How do you know then how to get better for the next series?
Well I know within myself what are my faults and I know where and when to work on my faults. I know what problems I have so I just work on that.
We always hear the commentators saying that you have a heart condition Is that something you can tell us more about?
The doctor says it's nothing to worry about, it's just that sometimes when you overwork the body then your heart begins to race gradually.
You're taking wickets in the last over of a match to win it and you're very cool, calm and collected. Is that just how you are as a person?
I'm very easy going and easy to talk to at times but I'm very moody. Yes, I'm a very moody person. Sometimes I will be quiet and sometimes I will make jokes.
You allowed yourself a brief smile and a jump in the air when you got your first century in the 3rd test, struggling through your hamstring injury. Tell us about that innings.
When I look back on that innings, it was a good wicket to bat on. I really give credit to the groundsman who set that wicket. It was a batting paradise and eventually I could play my shots, and it really helped me. I really appreciated that.
It was a a joy to watch you playing your natural game. In the final ODI however, you uncharacteristically built your innings around singles and twos. What caused the two innings to be so different?
It was a very important game for us to level the series. I know I would have had to play a big part and try and give the team a good start. Chanderpaul and I really did well for the team, but eventually Shiv got out. Normally in one day cricket the team wants at least one of the top 3 batsmen to bat out the innings. I decided to stick around because I was the only batsman who was set at that time. Eventually Ricardo Powell came in and really helped to push it on as well, so it was a good all round performance in the batting.
The media suggested that you were unwell.
Yes, I wasn't feeling too well. So at times when I was bowling I had to come off for a couple of overs and then go on back. The same heart thing.
You weren't at the presentation ceremony for the 5th ODI and the captain had to accept your Man-of-the-Match award
Yes, actually after I bowled the last over I felt dizzy so I told the manager I would just lie down for a while and try and relax and then see what happens from there. It was the same heart condition -- sometimes you feel dizzy.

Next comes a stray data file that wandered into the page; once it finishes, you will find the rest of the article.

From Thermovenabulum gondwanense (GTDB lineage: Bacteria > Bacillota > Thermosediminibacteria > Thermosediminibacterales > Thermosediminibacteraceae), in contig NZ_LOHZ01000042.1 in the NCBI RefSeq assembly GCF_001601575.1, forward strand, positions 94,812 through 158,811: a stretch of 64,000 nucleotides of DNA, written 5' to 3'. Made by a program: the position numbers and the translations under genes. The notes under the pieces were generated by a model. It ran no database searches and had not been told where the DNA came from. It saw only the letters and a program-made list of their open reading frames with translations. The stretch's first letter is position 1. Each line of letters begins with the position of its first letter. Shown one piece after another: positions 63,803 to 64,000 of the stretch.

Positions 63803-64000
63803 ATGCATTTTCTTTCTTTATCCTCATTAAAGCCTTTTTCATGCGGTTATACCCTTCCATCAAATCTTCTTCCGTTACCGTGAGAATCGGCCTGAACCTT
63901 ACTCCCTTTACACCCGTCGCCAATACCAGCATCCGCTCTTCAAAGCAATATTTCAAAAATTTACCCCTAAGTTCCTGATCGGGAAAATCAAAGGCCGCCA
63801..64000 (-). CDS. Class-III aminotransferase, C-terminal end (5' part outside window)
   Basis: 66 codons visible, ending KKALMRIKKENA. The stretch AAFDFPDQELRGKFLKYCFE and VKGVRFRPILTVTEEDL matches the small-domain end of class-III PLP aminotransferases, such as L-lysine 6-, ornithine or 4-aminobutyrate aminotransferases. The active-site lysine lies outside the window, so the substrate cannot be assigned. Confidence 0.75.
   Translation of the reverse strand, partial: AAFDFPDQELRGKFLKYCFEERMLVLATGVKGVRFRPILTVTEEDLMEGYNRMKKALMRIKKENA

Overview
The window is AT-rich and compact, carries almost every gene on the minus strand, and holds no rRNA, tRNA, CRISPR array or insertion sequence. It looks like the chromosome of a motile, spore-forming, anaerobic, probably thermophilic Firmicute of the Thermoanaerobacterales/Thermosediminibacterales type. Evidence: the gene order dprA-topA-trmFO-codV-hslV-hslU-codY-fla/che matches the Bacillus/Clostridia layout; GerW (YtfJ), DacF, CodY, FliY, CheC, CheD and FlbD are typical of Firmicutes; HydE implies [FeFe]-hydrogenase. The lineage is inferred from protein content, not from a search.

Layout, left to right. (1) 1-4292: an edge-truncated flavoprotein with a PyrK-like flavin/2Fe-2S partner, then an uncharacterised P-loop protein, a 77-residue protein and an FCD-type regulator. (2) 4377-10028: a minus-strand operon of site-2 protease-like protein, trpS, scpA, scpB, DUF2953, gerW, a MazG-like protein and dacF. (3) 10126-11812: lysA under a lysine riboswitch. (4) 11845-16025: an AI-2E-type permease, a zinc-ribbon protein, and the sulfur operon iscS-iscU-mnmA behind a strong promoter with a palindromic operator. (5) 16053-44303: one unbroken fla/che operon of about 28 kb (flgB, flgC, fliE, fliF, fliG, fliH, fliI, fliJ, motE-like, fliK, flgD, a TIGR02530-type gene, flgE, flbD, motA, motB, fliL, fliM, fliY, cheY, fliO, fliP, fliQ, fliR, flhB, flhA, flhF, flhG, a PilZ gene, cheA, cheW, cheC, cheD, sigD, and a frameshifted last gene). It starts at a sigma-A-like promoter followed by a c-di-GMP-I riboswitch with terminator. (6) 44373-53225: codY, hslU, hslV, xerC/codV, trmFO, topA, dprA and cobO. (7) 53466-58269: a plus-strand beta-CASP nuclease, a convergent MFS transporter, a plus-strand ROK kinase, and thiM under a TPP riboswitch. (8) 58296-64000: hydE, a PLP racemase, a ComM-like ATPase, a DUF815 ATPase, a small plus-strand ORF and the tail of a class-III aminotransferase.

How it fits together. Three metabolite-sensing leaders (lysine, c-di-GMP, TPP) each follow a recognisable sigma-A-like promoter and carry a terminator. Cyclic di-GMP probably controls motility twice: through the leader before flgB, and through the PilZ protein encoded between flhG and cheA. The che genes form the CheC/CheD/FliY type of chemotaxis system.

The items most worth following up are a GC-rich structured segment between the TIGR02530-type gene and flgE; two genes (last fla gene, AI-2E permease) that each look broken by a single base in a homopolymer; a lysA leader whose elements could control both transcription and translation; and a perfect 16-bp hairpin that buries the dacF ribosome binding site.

What would you like to achieve in the upcoming series against England?
I want to achieve great things but I won't say at this time. I'm just looking forward to playing some good cricket, some sensible cricket, and hopefully things will work out. It won't be easy.
What form of the game do you prefer and why?
Both. It's a challenge for both.
Of all the cricketers you've opened with, is there anyone that you particularly like to share the new ball with?
Not really. Most of the guys I open with, I'm very close to them, we're good friends. I really have no problem with whosoever I open with and we all get along well on and off the field.
In your debut test against Zimbabwe in March 2000, you batted at number 3. Coming in to the team after being a regular opener in the regional and domestic competitions, did that affect your performance at all?
No, not really. Once you are a batsman, you should be able to bat anywhere. Some batsmen really prefer to bat in their normal position -- I'm one of those guys. I'm really enjoying opening the batting. I'd rather open the batting but for that start, I had to accept it there.
What kind of transition did you have to make from first class cricket to International cricket? Did you have to make a lot of adjustments?
Yes, definitely, because it's the highest level of cricket and things can get a bit rough up there at times, playing against competitive teams where when you're batting you don't get many bad balls. If you hiccup, you're gone.
What are some of the important lessons you've learnt in your career so far?